Marks and Spencer (LSE: MKS) shares have taken a big hit this year and, as a result, they now look cheap. At present, the FTSE 250 stock has a forward-looking price-to-earnings (P/E) ratio of just 7.9 – well below the UK market average.
Buying shares when they’re undervalued can often produce excellent returns in the long run. With that in mind, is now the time to buy Marks and Spencer shares for my portfolio? Let’s take a look.
Solid full-year results
The retail giant’s full-year results for the 52 weeks ended 2 April, were pretty solid. For the year, revenue hit £10.9bn, up 7% on the same period two years ago (last year’s figures were less meaningful, due to Covid distortions). Meanwhile, adjusted earnings per share came in at 21.7p versus 16.7p two years earlier, representing growth of an excellent 30%.
Cash flow was up significantly as well and this allowed the group to pay down its debt pile significantly over the period. Overall, it was a good performance, in my view.
Looking ahead however, I have some concerns about M&S. My main concern is in relation to the cost-of-living crisis in the UK and the impact on consumer spending. Recently, market research firm Kantar said that over 20% of British households admit that they are “struggling” to make ends meet. Meanwhile, Lloyds Bank just came out and said that most of its customers have less than £500 in their accounts.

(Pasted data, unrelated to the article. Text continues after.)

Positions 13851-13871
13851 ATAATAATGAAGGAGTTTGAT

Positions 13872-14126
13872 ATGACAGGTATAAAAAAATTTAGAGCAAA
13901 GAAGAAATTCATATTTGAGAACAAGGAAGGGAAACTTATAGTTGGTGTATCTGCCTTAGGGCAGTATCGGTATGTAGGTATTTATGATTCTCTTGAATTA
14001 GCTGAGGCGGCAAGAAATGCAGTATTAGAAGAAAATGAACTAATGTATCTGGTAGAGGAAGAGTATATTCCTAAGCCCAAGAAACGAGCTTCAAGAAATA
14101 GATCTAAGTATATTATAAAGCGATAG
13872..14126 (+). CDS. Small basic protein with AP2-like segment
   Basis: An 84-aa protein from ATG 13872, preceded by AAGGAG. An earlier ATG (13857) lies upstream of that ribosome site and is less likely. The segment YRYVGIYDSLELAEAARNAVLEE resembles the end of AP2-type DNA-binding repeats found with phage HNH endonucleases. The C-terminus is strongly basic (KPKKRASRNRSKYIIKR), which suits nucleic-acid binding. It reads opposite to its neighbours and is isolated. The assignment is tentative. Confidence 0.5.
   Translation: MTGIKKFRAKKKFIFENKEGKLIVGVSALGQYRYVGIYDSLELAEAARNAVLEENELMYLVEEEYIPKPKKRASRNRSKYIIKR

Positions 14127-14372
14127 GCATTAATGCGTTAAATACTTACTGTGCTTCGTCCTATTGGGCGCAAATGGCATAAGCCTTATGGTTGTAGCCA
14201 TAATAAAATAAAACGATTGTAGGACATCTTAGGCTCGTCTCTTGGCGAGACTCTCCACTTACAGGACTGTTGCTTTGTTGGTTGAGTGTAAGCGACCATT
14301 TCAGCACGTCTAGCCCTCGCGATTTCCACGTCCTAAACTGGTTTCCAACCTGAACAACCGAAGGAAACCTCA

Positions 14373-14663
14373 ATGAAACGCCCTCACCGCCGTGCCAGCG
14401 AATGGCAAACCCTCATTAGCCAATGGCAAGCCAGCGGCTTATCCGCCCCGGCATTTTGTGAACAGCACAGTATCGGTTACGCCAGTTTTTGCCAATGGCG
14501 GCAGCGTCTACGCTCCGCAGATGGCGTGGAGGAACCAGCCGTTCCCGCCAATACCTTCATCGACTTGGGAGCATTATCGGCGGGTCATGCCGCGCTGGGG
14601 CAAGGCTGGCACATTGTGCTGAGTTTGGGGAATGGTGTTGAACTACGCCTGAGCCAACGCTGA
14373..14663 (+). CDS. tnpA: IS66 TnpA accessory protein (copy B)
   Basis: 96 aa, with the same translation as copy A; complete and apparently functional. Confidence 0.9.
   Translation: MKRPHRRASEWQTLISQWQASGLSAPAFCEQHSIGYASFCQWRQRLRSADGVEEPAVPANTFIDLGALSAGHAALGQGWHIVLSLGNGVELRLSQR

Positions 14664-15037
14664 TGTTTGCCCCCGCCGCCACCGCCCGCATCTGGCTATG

And things could get worse. “Somewhere between I think the autumn/October period and January, we’ll start to see it bite,” said M&S CEO Steve Rowe after the company’s full-year results.
I think this could have some major implications for the company in the year ahead. My gut feeling is that, with so many consumers strapped for cash right now, discount supermarkets such as Lidl and Aldi are going to attract a lot of customers over the next year at the expense of the higher-priced chains like M&S. This could reduce the company’s market share and hit its profits. Against this backdrop, it could be hard for Marks and Spencer’s share price to rise.
Another thing that could put pressure on the share price is the fact that City analysts are currently lowering their earnings per share (EPS) estimates for this financial year. The last time I covered M&S, in mid-May, analysts were expecting EPS of 18.1p. Now however, they’re expecting 17.1p (a decline of over 20% from last year). These kinds of negative earnings revisions tend to hamper share price growth.
An additional concern for me is the company’s debt pile. While M&S has paid down debt recently, it still stands at £2.7bn as of 2 April. With interest rates rising, the group’s interest payments are likely to increase. This could also have a negative impact on profitability.
Should I buy M&S shares now?
Given these issues, I’m going to leave Marks and Spencer shares on my watchlist for now. All things considered, I think there are better stocks to buy in the current environment.